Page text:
The meeting followed this pattern, which we used in future FR events on this team because the first one was so successful: 

  1. PO reviews the business goals and feature-level acceptance criteria using visual media (PowerPoint, Mural, etc.).
  2. If the work involves user interface changes, the UX designer or PO reviews mocked screens or prototypes. Ideally, the mocked screen should have gone through end-user testing first. Assume the screens may change as a result of the conversation, but this imagery will help everyone move towards the same understanding.
  3. ABA walks through a business process flow to help the team see the overall process and context of the work.
  4. The Development Team discusses technical considerations and the best way to begin working on this feature.
  5. If time permits, the team can write the first few stories needed to prioritize and start the work.

This pattern is flexible, depending on what's needed for the particular feature or team. For example, if there are no UI changes in this feature, you would skip step 2. 

Feature Review outcome

In our FR, it took about two hours to review and discuss the feature in-depth. We spent most of the meeting focused on the development team, ensuring their understanding of the problem to solve and letting them discuss the best way they saw to approach the work. 

In the end, the FR event had these impacts on the group:

  • The development team aligned on the scope and purpose of the feature, which enabled them to agree on how to move forward with the work.
  • The team had the opportunity to ask questions of stakeholders and subject matter experts during the meeting, removing some ambiguity that might have slowed down the work later.
  • At the same time, the stakeholders gained insight into how the team was thinking about the work and could offer insights about dependencies and other information the team didn't have yet.
  • The team seemed happier and less worried about their success with this feature. They knew how to begin and could speak about the feature with more confidence.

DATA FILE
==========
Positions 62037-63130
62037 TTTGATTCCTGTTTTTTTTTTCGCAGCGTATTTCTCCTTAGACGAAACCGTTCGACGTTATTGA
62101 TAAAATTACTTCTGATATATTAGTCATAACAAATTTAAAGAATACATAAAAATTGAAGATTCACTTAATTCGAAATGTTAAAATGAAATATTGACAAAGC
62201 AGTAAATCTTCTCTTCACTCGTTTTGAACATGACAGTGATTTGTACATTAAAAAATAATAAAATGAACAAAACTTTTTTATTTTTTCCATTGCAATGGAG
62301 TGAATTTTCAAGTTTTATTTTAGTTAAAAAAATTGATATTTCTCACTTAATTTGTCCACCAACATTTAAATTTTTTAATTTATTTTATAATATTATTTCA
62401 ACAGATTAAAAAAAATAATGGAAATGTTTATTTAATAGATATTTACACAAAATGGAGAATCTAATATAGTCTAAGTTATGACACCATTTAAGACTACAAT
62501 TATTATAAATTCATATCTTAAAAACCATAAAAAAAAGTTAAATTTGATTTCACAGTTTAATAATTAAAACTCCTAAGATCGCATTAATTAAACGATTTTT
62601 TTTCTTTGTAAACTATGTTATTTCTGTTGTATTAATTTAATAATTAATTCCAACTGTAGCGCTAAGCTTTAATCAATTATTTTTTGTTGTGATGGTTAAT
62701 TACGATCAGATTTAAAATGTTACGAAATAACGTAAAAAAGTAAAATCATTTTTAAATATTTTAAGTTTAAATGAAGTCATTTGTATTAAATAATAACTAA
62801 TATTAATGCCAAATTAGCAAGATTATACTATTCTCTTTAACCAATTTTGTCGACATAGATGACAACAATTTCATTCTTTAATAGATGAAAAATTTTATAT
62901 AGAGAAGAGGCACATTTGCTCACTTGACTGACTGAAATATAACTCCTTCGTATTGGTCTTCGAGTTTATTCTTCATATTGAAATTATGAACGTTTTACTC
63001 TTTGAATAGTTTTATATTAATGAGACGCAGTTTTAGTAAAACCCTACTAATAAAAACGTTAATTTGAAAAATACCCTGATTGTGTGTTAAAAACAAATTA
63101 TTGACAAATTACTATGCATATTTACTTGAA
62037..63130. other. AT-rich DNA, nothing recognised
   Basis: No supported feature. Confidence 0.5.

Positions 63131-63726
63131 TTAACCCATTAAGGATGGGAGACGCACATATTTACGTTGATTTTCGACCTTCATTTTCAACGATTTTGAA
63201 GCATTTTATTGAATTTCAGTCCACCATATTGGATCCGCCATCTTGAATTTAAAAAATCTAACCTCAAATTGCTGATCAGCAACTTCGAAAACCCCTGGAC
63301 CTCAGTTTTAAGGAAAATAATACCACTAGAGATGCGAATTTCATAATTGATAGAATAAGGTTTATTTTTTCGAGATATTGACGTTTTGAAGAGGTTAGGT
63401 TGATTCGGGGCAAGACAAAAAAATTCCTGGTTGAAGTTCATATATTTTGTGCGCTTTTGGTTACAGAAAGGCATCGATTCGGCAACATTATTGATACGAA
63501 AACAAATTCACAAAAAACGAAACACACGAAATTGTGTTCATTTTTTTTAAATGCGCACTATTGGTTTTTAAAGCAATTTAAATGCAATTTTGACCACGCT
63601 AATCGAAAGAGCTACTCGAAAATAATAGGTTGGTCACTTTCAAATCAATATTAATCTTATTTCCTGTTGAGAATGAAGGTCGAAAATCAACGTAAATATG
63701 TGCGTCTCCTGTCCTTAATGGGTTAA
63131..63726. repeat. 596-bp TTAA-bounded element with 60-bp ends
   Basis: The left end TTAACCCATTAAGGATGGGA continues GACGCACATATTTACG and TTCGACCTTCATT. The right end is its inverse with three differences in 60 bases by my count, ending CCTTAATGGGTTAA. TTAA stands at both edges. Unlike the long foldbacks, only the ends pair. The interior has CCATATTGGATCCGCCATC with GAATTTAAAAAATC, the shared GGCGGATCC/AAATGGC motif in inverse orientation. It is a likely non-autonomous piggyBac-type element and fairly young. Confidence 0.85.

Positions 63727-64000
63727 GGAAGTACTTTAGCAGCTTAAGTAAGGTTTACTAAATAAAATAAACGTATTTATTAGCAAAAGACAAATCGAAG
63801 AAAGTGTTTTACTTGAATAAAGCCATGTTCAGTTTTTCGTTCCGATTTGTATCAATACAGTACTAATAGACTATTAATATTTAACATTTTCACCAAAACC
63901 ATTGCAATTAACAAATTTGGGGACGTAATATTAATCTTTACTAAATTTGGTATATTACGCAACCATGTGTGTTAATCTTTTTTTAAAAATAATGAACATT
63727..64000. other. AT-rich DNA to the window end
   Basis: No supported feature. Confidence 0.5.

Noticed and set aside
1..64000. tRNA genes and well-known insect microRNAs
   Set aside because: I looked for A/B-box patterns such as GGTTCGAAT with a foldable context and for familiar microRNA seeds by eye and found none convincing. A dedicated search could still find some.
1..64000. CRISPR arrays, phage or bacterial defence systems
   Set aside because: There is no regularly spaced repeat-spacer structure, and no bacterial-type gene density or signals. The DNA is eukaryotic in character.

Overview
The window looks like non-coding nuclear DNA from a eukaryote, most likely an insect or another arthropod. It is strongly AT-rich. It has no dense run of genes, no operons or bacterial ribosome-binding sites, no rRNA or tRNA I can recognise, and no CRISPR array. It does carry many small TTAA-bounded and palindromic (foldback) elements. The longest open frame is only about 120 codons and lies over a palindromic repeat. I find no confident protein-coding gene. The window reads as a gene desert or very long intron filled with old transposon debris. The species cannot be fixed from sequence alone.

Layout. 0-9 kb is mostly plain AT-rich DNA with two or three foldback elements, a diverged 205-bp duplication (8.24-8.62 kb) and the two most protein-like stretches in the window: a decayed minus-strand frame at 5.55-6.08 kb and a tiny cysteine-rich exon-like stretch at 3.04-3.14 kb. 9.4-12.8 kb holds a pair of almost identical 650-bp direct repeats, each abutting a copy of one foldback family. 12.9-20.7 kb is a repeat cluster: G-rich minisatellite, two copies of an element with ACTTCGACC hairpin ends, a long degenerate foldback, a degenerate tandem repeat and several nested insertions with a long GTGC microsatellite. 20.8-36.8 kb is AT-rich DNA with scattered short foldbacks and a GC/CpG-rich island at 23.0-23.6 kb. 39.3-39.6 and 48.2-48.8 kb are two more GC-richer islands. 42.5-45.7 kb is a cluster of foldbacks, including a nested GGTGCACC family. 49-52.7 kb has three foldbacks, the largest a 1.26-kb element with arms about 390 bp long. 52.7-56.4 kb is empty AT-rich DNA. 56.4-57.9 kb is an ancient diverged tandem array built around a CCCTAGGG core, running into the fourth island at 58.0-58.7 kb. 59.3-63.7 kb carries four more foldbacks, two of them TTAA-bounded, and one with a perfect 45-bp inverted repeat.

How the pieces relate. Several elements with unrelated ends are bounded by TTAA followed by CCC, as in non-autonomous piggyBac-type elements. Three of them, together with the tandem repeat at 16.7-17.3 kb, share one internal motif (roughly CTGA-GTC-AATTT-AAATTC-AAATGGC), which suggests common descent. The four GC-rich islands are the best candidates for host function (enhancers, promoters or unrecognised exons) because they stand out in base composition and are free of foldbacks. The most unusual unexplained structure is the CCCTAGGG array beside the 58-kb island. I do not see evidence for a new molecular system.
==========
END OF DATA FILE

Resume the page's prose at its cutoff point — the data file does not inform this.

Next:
This FR became the first of many for this team because they recognized the value of starting each project with an in-depth review meeting like this one.  

Stakeholder attendance at the Feature Review

Stakeholders are invited to the FR meeting to observe, ask questions and provide additional business or technical insight if needed. Inviting stakeholders exposes them to the concepts and scope of work from the start. Early alignment should help stakeholders create a realistic mental picture of what the team will build.

To ensure this mental picture remains realistic, be aware of how familiar your stakeholders are with agile development principles. If they are not familiar, they may not understand that development teams discover new things as they work and may have to adjust their plans. Make it clear to the stakeholders that the goal of the FR is not to set a plan in stone; rather, it's to make sure everyone in the meeting shares the same understanding about the feature based on the information available at that moment. 

While having stakeholders at the FR is important, it's critical for the PO and ABA to keep the conversation on target and make sure stakeholders or other attendees do not introduce new scope or otherwise derail the conversation. If the FR event feels like it's going in a direction that doesn't support gaining a shared understanding of the feature scope and goals, it's appropriate to stop the meeting and acknowledge the FR event may need additional preparation and rescheduling.


We laugh at the idea of a customer needing a mid-sized sedan and getting an 18-wheeler instead, but such misalignment is no laughing matter. It costs businesses time and money if product ownership and the development team misunderstand the customer needs and goals before work on a feature begins.

Feature Review meetings are powerful tools to help the development team and stakeholders gain a shared understanding of what's needed.